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The beatification of Mother Teresa was conducted on Oct. 19, 2003. Find a Mother Teresa biography, listen to a daily prayer by Mother Teresa, read about her path to becoming a Catholic saint and share your story of inspiration. Send a free Mother Teresa e-card.

Seasonal Features
Mother Teresa
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Prayers From Blessed Mother Teresa
Send a free Mother Teresa e-Greeting!
Who Was Blessed Mother Teresa?
The Road to Official Sainthood
Readers Tell Why They Love Mother Teresa
Read Mother Teresa's Daily Prayer and Listen to Her Recite It

Why does Mother Teresa inspire you?
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From St. Anthony Messenger Magazine

Father Sebastian Vazhakala Discusses Life With Mother Teresa
Mother Teresa's Hunger for God
St. Anthony Messenger Interviews Mother Teresa
Mother Teresa: My Friend, My Inspiration
Priest Credits Vocation to Mother Teresa

Books and Video
Find books and videos on Mother Teresa at the online catalog.

Video/Audio Gallery
Father Sebastian Vazhakala, M.C., remembers life with Mother Teresa and discusses contemplative prayer and memories of Mother Teresa.
excerpted from American Catholic Radio

Who Are the Poor?
from the video Everyone, Everywhere

Mother Teresa's Encounter
from the video Everyone, Everywhere

The Poor in Our Own Homes
Text and audio excerpt of Mother Teresa

Contemplatives in the Heart of the World
from the video Work of Love: Mother Teresa

How Do We Love?
from the video Work of God's Hands: A Video on Mother Teresa for Young People

You can use free or commercial RealPlayer software to enjoy our Audio and Video features. Click here to go to the Real.com site, where you can download "Free RealOne Player."
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Teresa of Kolkata (Calcutta): Mother Teresa of Kolkata, the tiny woman recognized throughout the world for her work among the poorest of the poor, was beatified October 19, 2003. Among those present were hundreds of Missionaries of Charity, the order she founded in 1950 as a diocesan religious community. Today the congregation also includes contemplative sisters and brothers and an order of priests.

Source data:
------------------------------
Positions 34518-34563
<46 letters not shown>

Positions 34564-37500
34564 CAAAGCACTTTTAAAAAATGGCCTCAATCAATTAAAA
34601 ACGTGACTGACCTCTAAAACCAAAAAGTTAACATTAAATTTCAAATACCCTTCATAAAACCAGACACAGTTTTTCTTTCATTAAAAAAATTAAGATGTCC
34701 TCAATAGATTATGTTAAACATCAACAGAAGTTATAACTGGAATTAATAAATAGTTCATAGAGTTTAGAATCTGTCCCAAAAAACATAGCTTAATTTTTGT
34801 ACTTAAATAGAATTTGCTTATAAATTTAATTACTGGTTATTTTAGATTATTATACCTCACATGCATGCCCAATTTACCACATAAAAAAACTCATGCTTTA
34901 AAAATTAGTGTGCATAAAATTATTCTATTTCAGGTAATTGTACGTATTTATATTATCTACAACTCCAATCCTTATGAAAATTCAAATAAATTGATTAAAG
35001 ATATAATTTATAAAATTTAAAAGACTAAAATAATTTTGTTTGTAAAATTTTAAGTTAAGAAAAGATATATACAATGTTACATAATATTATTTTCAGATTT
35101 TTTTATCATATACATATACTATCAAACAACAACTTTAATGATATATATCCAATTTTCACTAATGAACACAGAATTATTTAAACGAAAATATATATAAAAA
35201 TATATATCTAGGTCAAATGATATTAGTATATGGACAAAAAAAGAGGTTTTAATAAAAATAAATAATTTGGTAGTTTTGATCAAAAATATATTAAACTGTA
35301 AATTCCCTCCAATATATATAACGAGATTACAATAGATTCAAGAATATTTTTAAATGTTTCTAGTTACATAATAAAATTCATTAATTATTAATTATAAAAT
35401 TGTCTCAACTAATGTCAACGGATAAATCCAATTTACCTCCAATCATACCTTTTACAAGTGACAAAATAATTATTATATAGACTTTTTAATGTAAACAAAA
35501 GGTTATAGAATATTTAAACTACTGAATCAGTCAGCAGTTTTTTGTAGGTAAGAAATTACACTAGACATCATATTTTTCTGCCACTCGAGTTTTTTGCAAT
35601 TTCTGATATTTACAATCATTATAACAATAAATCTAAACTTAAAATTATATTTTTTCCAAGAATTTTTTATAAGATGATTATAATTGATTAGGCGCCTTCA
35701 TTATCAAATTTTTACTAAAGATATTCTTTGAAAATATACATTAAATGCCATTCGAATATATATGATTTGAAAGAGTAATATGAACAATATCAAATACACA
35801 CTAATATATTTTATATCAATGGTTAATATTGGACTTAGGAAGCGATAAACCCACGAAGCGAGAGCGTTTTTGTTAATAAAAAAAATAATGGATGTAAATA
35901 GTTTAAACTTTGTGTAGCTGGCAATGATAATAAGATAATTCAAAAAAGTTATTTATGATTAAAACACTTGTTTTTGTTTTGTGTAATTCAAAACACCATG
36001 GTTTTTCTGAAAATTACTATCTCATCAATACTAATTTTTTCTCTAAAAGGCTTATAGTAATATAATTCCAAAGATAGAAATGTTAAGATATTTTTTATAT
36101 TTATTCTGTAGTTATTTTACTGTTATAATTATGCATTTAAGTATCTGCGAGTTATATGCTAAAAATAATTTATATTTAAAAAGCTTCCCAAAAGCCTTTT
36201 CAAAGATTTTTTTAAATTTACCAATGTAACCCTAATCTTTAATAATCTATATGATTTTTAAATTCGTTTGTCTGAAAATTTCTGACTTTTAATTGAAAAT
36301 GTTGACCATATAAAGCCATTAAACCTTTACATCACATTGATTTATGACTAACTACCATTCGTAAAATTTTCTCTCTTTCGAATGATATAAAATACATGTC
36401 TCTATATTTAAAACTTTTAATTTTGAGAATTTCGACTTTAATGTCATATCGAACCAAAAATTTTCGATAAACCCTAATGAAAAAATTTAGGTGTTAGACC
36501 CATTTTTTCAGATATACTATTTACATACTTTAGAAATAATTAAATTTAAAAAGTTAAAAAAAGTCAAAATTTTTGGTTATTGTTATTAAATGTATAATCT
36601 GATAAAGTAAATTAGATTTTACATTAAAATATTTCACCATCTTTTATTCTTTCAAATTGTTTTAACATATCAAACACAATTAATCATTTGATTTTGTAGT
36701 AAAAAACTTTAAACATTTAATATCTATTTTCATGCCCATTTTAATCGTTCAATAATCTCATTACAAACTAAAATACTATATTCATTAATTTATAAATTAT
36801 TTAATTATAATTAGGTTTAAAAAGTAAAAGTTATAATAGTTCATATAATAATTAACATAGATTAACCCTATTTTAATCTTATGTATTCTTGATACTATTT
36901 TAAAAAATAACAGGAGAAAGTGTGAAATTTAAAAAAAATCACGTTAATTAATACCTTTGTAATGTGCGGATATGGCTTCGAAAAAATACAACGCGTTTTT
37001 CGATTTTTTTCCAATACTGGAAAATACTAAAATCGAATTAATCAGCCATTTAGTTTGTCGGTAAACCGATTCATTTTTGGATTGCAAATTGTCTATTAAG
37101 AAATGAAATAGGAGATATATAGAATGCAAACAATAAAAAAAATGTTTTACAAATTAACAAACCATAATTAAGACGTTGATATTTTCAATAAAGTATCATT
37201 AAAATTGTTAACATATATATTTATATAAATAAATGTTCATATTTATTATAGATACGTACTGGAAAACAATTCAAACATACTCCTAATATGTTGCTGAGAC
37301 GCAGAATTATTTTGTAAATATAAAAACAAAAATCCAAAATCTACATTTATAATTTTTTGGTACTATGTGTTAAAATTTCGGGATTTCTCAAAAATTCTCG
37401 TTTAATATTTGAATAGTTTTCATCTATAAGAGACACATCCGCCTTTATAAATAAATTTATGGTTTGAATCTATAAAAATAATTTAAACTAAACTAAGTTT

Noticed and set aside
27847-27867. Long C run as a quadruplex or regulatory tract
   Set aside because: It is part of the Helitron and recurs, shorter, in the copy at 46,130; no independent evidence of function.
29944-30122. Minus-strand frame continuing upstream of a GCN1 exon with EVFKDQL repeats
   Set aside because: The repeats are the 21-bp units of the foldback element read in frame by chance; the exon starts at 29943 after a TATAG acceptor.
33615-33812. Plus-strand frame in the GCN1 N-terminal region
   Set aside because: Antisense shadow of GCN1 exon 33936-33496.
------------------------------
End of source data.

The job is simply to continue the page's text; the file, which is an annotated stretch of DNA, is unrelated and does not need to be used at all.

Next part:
<p>Born to Albanian parents in what is now Skopje, Macedonia (then part of the Ottoman Empire), Gonxha (Agnes) Bojaxhiu was the youngest of the three children who survived. For a time, the family lived comfortably, and her father's construction business thrived. But life changed overnight following his unexpected death. </p><p>During her years in public school Agnes participated in a Catholic sodality and showed a strong interest in the foreign missions. At age 18 she entered the Loreto Sisters of Dublin. It was 1928 when she said goodbye to her mother for the final time and made her way to a new land and a new life. The following year she was sent to the Loreto novitiate in Darjeeling, India. There she chose the name Teresa and prepared for a life of service. She was assigned to a high school for girls in Kolkata, where she taught history and geography to the daughters of the wealthy. But she could not escape the realities around her—the poverty, the suffering, the overwhelming numbers of destitute people. </p><p>In 1946, while riding a train to Darjeeling to make a retreat, Sister Teresa heard what she later explained as “a call within a call. The message was clear. I was to leave the convent and help the poor while living among them.” She also heard a call to give up her life with the Sisters of Loreto and, instead, to “follow Christ into the slums to serve him among the poorest of the poor.” </p><p>After receiving permission to leave Loreto, establish a new religious community and undertake her new work, she took a nursing course for several months. She returned to Kolkata, where she lived in the slums and opened a school for poor children. Dressed in a white sari and sandals (the ordinary dress of an Indian woman) she soon began getting to know her neighbors—especially the poor and sick—and getting to know their needs through visits. </p><p>The work was exhausting, but she was not alone for long. Volunteers who came to join her in the work, some of them former students, became the core of the Missionaries of Charity. Others helped by donating food, clothing, supplies, the use of buildings. In 1952 the city of Kolkata gave Mother Teresa a former hostel, which became a home for the dying and the destitute. As the order expanded, services were also offered to orphans, abandoned children, alcoholics, the aging, and street people. </p><p>For the next four decades Mother Teresa worked tirelessly on behalf of the poor. Her love knew no bounds. Nor did her energy, as she crisscrossed the globe pleading for support and inviting others to see the face of Jesus in the poorest of the poor. In 1979 she was awarded the Nobel Peace Prize. On September 5, 1997, God called her home.</p> American Catholic Blog A healthy marriage is that it is a witness of Jesus’s love for the 
Church. We are the bride of Christ, and the greatest declaration of the groom’s love is found at the cross. The complete gift of self by Jesus at Calvary is so entire that it is life-giving.

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